Galeazzi fracture dislocation
Causes / typical injury mechanism:
Galeazzi fracture dislocation (named for Riccardo Galeazzi, who published a case series describing this injury pattern in 1934) is defined as a fracture of the distal radial shaft
with associated disruption of the distal radioulnar joint (DRUJ).
The mechanism of this acute injury is forceful axial loading of the forearm with the wrist in extension and typically maximum pronation (but possibly supination), such as when catching oneself during a fall. Other reported mechanisms of injury include motor vehicle accidents, athletics, and falls from a height. Classic history and presentation:
Look for forearm / wrist pain, swelling, and deformity following trauma. Prevalence:
The incidence is less than or equal to 3% of all forearm fractures in children and less than or equal to 7% of all forearm fractures in adults.Grade / classification system: Raskin / Rettig Galeazzi fracture-dislocation classification –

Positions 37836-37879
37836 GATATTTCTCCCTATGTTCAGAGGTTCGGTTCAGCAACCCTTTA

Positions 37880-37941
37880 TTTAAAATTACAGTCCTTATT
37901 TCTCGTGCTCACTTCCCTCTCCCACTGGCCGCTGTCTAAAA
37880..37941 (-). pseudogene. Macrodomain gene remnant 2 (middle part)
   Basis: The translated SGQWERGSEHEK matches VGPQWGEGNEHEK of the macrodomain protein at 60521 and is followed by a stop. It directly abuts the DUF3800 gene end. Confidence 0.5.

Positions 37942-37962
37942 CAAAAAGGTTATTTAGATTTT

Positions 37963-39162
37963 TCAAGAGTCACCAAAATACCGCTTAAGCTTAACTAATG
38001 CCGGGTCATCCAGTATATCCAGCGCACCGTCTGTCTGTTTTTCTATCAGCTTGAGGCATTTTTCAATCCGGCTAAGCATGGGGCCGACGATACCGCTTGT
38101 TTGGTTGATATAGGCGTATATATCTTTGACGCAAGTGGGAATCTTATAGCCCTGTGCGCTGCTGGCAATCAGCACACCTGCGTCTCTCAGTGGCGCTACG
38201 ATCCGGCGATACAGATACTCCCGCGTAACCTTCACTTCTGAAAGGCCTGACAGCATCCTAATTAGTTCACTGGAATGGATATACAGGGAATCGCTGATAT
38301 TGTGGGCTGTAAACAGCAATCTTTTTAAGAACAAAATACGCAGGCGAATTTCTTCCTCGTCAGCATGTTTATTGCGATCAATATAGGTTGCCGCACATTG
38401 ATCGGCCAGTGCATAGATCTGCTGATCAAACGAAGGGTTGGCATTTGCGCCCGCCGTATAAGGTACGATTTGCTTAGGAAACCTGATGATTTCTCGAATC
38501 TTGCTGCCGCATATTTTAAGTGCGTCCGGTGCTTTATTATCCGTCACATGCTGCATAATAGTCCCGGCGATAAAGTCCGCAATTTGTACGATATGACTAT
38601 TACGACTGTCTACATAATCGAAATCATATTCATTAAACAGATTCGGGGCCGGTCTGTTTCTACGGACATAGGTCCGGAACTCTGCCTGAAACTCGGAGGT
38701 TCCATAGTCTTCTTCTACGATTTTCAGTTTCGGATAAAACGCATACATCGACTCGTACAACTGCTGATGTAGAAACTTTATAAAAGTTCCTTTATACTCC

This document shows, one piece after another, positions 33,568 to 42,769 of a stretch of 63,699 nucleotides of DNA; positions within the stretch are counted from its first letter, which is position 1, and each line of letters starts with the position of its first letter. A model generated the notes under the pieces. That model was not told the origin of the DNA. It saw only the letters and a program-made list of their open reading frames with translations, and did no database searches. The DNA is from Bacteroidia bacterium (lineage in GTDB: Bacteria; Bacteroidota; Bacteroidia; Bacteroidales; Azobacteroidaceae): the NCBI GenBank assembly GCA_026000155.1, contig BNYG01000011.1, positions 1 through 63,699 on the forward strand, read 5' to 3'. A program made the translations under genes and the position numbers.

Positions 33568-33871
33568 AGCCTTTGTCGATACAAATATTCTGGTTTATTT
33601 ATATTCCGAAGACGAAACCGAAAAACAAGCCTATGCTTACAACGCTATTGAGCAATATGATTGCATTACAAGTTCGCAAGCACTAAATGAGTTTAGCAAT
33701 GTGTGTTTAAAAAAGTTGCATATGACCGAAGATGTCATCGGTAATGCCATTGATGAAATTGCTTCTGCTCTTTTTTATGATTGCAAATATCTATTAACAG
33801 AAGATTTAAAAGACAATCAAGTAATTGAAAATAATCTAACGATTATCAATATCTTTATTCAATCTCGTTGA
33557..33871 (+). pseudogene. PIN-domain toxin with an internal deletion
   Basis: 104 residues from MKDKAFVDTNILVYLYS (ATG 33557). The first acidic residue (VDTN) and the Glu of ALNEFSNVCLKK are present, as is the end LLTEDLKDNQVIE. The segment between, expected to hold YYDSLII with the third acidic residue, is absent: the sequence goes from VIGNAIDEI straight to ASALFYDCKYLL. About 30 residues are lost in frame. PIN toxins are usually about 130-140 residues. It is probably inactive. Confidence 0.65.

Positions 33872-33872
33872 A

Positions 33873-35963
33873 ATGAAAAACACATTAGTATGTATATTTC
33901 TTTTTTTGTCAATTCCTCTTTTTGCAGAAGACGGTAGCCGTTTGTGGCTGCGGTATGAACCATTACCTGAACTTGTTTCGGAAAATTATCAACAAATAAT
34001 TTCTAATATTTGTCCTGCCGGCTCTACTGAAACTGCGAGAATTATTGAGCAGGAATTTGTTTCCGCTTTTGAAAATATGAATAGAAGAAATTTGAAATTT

- Type 1: Less than 7.5 cm from distal radius articular surface
- 55% chance of DRUJ instability requiring fixation
- Type 2: Greater than 7.5 cm from distal radius articular surface
- 6% chance of DRUJ instability requiring fixation
S52.379A – Galeazzi's fracture of unspecified radius, initial encounter for closed fracture
271576001 – Galeazzi fracture dislocation
Differential Diagnosis & Pitfalls
Misdiagnosis or inappropriate treatment of Galeazzi fractures may result in malunion of the radius, chronic instability or subluxation of the DRUJ, persistent pain, limited forearm rotation, or weak grip strength. In these cases, an orthopedic surgeon may perform late bony correction or stabilization procedures to relieve pain and restore motion as able. However, function and anatomy will likely never be normal.